According to several former DPS students, there is a public relations problem between the University and the Detroit community. Former DPS students say the only thing their classmates knew about the University was what their parents said about it and that they perceived Michigan as a huge University that was essentially an Ivy League school. But the most common perception students from DPS share is that “being a young person from Detroit, they would have no place there,” Logan said.


For years, the University has actively recruited students from Renaissance and Cass Tech. From an efficiency standpoint, the University officials look to these schools because they can recruit and admit qualified students. But this causes a disadvantage those DPS students who, for other circumstances beyond academic qualifications, did not attend the city’s premier high schools.

According to Conway, the University did not actively recruit students from Kettering during his time at the high school from 2002 to 2006.

“It’s a little disturbing and a little unnerving to know that, as much as I love the University, that they don’t necessarily think that it’s worth the time to go into schools like (Kettering),” he said.

But Ashley Spratling, an LSA junior and the 2008 valedictorian at Mumford High School, said that the University actively reached out to the students of her Mumford class. She recalls University staff coming to Mumford with applications and pointers for the application process.

According to Spratling, the University also conducted an on-site admissions process at Mumford where University staff looked over students’ transcripts. Though they would not tell students whether they were accepted, they would tell students if they were likely to gain admission or what steps to take if they weren’t likely to gain admission.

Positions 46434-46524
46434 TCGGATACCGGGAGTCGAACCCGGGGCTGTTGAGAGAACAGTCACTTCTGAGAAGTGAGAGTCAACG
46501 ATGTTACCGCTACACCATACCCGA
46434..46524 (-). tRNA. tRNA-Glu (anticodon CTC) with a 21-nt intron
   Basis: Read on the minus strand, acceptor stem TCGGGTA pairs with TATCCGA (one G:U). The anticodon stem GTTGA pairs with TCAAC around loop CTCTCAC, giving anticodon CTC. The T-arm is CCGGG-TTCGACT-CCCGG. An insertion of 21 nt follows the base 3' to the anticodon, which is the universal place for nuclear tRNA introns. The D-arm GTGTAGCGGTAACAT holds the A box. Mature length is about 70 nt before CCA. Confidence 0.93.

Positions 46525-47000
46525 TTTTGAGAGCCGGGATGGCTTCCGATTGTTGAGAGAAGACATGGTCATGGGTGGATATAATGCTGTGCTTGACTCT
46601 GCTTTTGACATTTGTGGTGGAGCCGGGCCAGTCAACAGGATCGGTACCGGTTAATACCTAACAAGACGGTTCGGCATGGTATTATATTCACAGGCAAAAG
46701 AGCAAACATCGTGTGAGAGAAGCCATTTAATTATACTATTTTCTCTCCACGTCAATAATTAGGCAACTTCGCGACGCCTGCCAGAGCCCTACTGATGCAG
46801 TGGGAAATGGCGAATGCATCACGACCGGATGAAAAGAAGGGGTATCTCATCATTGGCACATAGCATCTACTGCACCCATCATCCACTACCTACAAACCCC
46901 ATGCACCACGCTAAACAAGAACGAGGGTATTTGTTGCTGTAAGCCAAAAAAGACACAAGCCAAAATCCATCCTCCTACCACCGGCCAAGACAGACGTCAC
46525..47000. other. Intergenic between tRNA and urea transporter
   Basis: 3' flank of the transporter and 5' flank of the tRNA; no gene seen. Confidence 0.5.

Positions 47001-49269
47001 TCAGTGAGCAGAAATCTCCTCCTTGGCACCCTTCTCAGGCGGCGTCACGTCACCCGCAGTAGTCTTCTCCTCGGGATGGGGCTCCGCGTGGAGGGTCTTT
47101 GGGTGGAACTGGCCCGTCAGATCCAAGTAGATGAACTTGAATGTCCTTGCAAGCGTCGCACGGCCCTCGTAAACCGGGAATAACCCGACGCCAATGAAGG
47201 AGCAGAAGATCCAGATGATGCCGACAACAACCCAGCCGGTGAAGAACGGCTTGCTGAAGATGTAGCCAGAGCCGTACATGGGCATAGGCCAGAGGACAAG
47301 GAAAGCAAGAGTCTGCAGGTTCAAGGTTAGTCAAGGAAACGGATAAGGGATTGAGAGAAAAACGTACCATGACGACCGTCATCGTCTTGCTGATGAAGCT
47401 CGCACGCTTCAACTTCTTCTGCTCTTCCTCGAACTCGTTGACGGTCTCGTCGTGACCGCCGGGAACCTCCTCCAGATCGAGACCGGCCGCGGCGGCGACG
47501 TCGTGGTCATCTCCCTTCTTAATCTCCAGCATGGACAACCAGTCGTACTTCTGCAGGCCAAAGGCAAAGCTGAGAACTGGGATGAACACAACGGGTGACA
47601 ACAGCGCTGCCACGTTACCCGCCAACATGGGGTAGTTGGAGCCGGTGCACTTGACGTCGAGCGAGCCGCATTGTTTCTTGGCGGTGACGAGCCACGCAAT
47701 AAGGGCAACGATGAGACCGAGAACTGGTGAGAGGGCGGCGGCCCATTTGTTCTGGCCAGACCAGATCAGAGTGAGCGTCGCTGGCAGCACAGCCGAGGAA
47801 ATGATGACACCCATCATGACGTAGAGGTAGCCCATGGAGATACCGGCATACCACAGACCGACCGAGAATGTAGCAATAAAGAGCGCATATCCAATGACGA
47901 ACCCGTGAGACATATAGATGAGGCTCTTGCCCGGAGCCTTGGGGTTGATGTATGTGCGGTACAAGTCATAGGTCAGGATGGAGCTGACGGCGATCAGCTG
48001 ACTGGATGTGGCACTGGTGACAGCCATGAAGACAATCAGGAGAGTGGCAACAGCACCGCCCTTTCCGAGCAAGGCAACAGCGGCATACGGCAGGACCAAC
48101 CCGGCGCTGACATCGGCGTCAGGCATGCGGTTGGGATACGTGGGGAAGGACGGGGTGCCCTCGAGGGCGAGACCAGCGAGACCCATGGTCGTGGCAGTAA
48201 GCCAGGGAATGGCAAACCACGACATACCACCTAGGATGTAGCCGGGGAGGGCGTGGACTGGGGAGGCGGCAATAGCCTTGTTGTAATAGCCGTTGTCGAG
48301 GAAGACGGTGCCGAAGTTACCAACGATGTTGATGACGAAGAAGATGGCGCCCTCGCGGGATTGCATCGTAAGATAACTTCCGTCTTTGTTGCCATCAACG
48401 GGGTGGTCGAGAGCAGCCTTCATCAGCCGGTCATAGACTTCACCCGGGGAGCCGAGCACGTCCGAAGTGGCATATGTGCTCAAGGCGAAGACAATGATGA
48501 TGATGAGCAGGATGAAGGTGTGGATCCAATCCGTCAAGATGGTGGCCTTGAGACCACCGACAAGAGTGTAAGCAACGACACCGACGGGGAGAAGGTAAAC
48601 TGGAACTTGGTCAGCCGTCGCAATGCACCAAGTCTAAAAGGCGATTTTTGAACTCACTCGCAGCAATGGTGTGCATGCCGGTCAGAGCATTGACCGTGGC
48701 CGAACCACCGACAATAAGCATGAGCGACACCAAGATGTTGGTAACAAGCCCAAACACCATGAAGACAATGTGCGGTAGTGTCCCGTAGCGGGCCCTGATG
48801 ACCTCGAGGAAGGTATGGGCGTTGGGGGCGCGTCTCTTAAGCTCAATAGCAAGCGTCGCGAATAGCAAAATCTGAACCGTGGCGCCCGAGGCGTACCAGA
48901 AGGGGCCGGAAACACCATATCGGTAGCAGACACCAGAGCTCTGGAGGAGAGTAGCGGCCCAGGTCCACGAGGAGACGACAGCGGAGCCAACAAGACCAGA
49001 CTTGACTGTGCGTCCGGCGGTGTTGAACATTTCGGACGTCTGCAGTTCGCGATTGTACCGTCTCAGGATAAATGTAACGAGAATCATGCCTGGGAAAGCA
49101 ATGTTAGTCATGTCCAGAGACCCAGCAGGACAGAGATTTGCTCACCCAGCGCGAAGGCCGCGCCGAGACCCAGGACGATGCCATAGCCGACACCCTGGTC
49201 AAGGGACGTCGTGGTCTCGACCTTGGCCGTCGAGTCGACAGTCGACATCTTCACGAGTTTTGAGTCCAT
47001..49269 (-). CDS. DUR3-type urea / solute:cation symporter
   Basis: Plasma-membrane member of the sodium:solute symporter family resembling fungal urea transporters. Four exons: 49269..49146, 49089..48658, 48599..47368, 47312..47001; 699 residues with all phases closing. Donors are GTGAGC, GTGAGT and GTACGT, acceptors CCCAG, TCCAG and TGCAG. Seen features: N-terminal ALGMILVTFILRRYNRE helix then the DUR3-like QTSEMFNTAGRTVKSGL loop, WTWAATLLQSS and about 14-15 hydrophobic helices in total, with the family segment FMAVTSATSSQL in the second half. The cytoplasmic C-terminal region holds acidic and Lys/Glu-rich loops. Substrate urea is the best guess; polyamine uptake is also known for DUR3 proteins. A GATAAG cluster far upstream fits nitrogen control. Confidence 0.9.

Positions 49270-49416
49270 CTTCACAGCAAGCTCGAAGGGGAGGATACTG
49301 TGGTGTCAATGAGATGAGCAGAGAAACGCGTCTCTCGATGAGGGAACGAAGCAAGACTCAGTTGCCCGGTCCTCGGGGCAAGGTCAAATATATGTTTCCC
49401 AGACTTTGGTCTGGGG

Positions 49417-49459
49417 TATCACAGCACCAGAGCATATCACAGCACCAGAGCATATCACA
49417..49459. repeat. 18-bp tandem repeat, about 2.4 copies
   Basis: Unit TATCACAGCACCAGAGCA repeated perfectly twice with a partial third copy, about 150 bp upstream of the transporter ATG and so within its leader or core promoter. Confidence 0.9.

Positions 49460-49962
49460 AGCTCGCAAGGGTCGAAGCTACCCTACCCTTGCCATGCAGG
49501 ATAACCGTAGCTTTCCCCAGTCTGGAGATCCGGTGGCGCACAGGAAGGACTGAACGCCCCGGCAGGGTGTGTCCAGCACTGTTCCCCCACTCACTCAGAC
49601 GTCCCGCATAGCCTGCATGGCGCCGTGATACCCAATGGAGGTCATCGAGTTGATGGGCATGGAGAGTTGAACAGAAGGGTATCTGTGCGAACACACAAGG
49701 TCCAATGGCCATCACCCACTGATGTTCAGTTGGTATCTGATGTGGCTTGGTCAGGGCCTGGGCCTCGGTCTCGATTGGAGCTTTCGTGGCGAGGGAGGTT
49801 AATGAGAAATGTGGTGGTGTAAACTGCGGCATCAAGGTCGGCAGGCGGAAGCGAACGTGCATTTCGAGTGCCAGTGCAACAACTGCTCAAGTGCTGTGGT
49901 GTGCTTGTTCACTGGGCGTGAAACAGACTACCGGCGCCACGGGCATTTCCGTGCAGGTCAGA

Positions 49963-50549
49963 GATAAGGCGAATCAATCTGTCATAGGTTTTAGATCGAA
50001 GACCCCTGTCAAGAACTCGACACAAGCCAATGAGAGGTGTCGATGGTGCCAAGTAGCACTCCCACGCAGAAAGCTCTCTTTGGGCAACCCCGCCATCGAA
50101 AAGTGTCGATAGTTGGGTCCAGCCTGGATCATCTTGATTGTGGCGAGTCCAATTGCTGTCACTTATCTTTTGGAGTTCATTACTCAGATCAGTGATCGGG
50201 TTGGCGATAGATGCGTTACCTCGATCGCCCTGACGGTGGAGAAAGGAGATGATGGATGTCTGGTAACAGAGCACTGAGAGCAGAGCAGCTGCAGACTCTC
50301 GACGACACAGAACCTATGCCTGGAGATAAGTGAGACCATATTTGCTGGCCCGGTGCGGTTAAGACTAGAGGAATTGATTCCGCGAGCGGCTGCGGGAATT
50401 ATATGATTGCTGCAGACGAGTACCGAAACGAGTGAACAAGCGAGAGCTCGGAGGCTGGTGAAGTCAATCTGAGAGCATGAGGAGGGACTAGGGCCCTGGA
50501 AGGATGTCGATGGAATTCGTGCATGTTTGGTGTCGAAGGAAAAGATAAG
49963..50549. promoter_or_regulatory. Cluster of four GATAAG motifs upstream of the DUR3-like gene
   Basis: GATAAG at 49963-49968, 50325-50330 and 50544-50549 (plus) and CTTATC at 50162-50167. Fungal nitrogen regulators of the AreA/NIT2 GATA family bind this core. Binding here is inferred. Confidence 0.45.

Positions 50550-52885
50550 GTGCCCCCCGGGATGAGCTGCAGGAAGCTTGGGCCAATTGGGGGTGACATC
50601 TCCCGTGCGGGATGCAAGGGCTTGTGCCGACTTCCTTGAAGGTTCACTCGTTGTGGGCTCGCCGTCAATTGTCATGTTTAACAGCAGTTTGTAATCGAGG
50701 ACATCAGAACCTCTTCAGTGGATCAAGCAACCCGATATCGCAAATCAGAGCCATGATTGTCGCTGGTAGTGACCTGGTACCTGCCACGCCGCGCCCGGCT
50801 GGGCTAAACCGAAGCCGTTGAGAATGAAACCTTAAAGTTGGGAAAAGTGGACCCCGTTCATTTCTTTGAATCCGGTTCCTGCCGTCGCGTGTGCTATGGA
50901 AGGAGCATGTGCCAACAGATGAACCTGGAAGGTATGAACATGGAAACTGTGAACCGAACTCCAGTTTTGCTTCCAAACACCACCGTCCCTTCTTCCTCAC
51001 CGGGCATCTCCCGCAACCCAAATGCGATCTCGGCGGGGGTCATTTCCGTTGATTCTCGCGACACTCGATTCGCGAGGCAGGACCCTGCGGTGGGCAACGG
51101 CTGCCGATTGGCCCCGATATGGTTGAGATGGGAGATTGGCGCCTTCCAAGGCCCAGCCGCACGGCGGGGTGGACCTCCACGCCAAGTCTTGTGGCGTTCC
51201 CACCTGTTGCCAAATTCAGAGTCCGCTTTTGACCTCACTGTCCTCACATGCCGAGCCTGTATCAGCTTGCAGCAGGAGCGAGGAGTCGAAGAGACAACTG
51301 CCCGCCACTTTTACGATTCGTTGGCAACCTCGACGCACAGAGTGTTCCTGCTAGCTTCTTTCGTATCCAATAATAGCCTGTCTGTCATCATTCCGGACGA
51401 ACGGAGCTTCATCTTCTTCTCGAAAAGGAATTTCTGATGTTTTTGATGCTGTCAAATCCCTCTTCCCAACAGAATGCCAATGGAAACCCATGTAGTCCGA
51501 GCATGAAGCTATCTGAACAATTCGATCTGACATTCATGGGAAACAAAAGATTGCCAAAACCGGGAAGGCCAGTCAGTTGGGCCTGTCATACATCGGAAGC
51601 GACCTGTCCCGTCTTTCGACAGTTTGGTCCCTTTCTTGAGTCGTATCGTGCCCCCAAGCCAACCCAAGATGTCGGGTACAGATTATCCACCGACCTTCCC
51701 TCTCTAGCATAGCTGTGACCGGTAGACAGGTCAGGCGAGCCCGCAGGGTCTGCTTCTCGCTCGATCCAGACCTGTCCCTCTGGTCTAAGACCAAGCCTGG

Erica Sanders, director of recruitment and operations in the University’s Office of Undergraduate Admissions said when reading applications, the University reviews students’ academic performance in the context of their academic environment and their school’s resources.

“This ensures that we have students from a variety of academic backgrounds who are able to learn from each other both in and out of the classroom,” she said.

The University’s Detroit Admissions Office focuses on students from DPS by working directly with the community through outreach programs. Through these programs, DPS students and their families are informed of the University’s academic expectations of students. The office also holds college planning workshops, application review days and workshops.


Beyond recruitment, the University takes steps to ensure that students coming from districts like DPS feel socially and academically comfortable when they arrive on campus.